Warning: main(services.php) [function.main]: failed to open stream: No such file or directory in /home/jimp2871/public_html/wordpress/wp-content/plugins/add-to-any/add-to-any.php on line 42

Warning: main() [function.include]: Failed opening 'services.php' for inclusion (include_path='.:/usr/local/php5/pear') in /home/jimp2871/public_html/wordpress/wp-content/plugins/add-to-any/add-to-any.php on line 42
Charles Green Shaw – American Abstract Artist founder — Blue Heron Fine Art Blog

Charles Green Shaw – American Abstract Artist founder

by Jim Puzinas on January 14, 2010

As one of the founding members of the American Abstract Artists, a group whose intent was to provide exposure and understanding to the abstract and non-objective world, Charles Green Shaw remains a key figure in the history of American Art.

shawsunBorn into a wealthy family, Shaw was described as a “wealthy man-about-town, poet and minor novelist” before he began to paint seriously when he was in his 30s. His parents died when he was young, and he was raised by an uncle. He graduated from Yale University and then studied at the Art Students League with Thomas Hart Benton.  He also took private lessons from George Luks. Shaw’s work quickly progressed from his still-life studies with Thomas Hart Benton and George Luks to a divergence from cubism, ultimately resulting in pristine forms and ultimate clarity and structure.

He served in World War I and during much of the 1920s, lived in Europe, writing articles for the “New Yorker” and “Smart Set”. Shortly after, he turned to abstract painting and exhibited in important avant-garde shows, including those at the Salons of America, the Whitney Museum of American Art, the Corcoran Gallery, American Abstract Artists, and the Pennsylvania Academy of the Fine Arts.  His association with  Albert Eugene Gallatin and his prominent Gallery of Living Art from 1935 to 1942 provided a high profile venue to showcase his abstract works to the public.  Along with fellow American Abstract Artists founder George L. K. Morris, these three abstract artists were collectively  dubbed “the Park Avenue Cubists”, a reference to the group’s wealth and societal connections.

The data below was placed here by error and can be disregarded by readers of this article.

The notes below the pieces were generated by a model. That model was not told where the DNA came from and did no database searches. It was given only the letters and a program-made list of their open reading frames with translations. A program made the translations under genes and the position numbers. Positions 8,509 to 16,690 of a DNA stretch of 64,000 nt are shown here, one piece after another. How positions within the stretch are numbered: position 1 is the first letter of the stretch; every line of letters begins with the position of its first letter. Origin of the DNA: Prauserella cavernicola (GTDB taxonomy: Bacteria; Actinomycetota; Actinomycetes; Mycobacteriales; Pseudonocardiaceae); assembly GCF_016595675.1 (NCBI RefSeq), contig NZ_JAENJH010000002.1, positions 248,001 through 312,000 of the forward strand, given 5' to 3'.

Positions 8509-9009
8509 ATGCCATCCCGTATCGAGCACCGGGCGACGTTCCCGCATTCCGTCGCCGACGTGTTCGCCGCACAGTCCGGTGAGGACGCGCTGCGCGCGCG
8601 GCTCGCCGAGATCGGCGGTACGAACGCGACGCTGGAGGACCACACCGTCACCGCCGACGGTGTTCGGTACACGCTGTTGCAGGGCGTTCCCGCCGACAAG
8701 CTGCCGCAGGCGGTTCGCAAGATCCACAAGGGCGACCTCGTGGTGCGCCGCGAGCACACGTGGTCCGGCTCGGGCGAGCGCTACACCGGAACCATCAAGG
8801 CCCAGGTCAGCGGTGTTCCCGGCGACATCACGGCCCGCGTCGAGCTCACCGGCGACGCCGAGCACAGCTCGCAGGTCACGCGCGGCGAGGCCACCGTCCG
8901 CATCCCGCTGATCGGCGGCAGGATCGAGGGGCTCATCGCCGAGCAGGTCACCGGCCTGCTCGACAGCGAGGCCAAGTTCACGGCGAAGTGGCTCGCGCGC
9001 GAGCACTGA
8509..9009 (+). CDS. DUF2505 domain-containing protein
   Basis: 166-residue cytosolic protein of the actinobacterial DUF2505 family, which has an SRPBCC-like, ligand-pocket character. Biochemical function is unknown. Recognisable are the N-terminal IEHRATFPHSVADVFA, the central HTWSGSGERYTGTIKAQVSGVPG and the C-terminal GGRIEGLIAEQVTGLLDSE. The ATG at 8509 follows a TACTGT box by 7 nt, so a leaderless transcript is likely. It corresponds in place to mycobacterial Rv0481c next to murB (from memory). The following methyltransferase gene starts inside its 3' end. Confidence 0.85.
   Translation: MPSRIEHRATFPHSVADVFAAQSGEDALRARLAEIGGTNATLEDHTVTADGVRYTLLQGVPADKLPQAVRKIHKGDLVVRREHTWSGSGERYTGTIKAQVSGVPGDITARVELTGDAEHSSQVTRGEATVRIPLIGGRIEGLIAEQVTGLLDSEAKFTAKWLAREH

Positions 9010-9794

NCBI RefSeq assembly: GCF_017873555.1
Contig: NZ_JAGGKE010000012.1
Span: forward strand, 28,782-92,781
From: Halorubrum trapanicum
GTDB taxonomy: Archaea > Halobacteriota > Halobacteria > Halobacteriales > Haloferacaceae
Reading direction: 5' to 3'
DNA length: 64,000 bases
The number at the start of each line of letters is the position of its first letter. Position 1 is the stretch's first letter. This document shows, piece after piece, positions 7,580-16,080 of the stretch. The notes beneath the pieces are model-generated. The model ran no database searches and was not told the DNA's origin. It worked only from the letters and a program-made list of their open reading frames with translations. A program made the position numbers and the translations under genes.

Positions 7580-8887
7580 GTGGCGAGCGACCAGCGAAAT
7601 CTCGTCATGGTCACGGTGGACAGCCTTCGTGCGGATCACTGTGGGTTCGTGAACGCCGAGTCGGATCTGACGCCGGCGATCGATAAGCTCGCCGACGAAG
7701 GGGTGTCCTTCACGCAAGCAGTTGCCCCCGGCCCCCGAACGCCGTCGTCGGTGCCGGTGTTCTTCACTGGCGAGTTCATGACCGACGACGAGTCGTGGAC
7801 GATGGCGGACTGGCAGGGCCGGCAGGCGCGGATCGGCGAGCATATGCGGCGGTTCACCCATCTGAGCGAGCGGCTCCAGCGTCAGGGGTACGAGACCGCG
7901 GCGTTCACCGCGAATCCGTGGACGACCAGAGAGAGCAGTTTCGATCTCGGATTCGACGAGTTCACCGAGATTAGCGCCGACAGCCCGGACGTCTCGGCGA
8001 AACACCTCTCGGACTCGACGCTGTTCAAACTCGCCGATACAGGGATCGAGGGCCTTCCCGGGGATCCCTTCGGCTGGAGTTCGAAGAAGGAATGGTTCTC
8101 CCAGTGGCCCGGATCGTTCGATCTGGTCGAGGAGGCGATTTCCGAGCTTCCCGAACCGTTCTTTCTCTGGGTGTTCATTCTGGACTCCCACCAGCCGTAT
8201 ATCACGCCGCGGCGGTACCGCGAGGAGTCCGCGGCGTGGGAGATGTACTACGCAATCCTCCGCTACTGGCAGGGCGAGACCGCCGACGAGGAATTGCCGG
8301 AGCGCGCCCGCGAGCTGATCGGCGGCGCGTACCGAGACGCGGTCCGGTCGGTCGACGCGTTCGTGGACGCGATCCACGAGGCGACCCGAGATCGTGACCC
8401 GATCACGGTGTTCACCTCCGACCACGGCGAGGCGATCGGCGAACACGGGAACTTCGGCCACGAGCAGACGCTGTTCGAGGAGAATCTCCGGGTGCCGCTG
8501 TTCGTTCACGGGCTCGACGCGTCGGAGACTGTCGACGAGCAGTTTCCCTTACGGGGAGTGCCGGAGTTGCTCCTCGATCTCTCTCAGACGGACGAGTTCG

Through writings and exhibitions, the American Abstract Artists group strived to educate the general public about the emergence and intellectual underpinings of abstract art. It was this group that paved the way for broader acceptance of what many believe was the first truly American Art movement, Abstract Expressionism.

Shaw’s work is part of most major collections of American Art, including the Whitney Museum, the Metropolitan Museum of Art, the Museum of Fine Arts, Boston, the Art Institute of Chicago, the Guggenheim, the Smithsonian Institute, the Pennsylvania Academy of the Fine Arts, and the Whitney Museum of American Art.

credit: Michael Zellman, “300 Years of American Art”, Peter Falk, “Who Was Who in American Art”, Hollis Taggart Galleries.


Ruben Rivero January 14, 2010 at 3:39 pm

Abstract art in the 21st century has evolved a little bit, in my opinion, as it now combines abstract features with some teachings of earlier periods, in an attempt to regain a human touch and to produce something not too symmetrical and not too geometrical so that it cannot be forged by IT devices.

Jim Puzinas January 14, 2010 at 5:33 pm

Interesting observation, thanks for commenting.

Comments on this entry are closed.

Previous post: Art Colonies of New England at the Florence Griswold Museum

Next post: Victor Candell, An American Modernist (1903-1977)